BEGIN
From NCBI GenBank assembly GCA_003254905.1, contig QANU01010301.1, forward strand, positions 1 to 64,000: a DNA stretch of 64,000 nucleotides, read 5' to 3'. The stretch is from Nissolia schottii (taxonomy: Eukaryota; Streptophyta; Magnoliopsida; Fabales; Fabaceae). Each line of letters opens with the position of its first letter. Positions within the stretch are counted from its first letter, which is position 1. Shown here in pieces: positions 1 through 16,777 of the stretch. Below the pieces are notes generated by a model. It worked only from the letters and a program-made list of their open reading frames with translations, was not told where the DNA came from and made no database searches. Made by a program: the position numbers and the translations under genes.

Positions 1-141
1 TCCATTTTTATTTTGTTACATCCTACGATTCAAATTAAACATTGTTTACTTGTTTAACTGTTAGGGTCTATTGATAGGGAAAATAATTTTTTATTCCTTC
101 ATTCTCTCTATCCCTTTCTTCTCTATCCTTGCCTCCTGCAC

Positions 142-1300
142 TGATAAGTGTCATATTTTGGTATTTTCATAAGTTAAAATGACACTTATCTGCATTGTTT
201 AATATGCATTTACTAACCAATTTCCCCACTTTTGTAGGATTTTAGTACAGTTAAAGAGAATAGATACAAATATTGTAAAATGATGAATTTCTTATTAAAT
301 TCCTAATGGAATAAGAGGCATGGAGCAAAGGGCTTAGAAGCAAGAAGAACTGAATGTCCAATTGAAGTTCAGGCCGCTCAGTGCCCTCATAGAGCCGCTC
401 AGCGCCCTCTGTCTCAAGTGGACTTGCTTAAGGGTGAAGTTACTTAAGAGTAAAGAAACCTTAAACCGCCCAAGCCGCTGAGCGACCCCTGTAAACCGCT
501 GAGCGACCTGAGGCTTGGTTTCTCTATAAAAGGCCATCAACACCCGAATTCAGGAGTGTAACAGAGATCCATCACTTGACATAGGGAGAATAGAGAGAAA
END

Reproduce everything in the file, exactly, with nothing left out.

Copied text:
From NCBI GenBank assembly GCA_003254905.1, contig QANU01010301.1, forward strand, positions 1 to 64,000: a DNA stretch of 64,000 nucleotides, read 5' to 3'. The stretch is from Nissolia schottii (taxonomy: Eukaryota; Streptophyta; Magnoliopsida; Fabales; Fabaceae). Each line of letters opens with the position of its first letter. Positions within the stretch are counted from its first letter, which is position 1. Shown here in pieces: positions 1 through 16,777 of the stretch. Below the pieces are notes generated by a model. It worked only from the letters and a program-made list of their open reading frames with translations, was not told where the DNA came from and made no database searches. Made by a program: the position numbers and the translations under genes.

Positions 1-141
1 TCCATTTTTATTTTGTTACATCCTACGATTCAAATTAAACATTGTTTACTTGTTTAACTGTTAGGGTCTATTGATAGGGAAAATAATTTTTTATTCCTTC
101 ATTCTCTCTATCCCTTTCTTCTCTATCCTTGCCTCCTGCAC

Positions 142-1300
142 TGATAAGTGTCATATTTTGGTATTTTCATAAGTTAAAATGACACTTATCTGCATTGTTT
201 AATATGCATTTACTAACCAATTTCCCCACTTTTGTAGGATTTTAGTACAGTTAAAGAGAATAGATACAAATATTGTAAAATGATGAATTTCTTATTAAAT
301 TCCTAATGGAATAAGAGGCATGGAGCAAAGGGCTTAGAAGCAAGAAGAACTGAATGTCCAATTGAAGTTCAGGCCGCTCAGTGCCCTCATAGAGCCGCTC
401 AGCGCCCTCTGTCTCAAGTGGACTTGCTTAAGGGTGAAGTTACTTAAGAGTAAAGAAACCTTAAACCGCCCAAGCCGCTGAGCGACCCCTGTAAACCGCT
501 GAGCGACCTGAGGCTTGGTTTCTCTATAAAAGGCCATCAACACCCGAATTCAGGAGTGTAACAGAGATCCATCACTTGACATAGGGAGAATAGAGAGAAA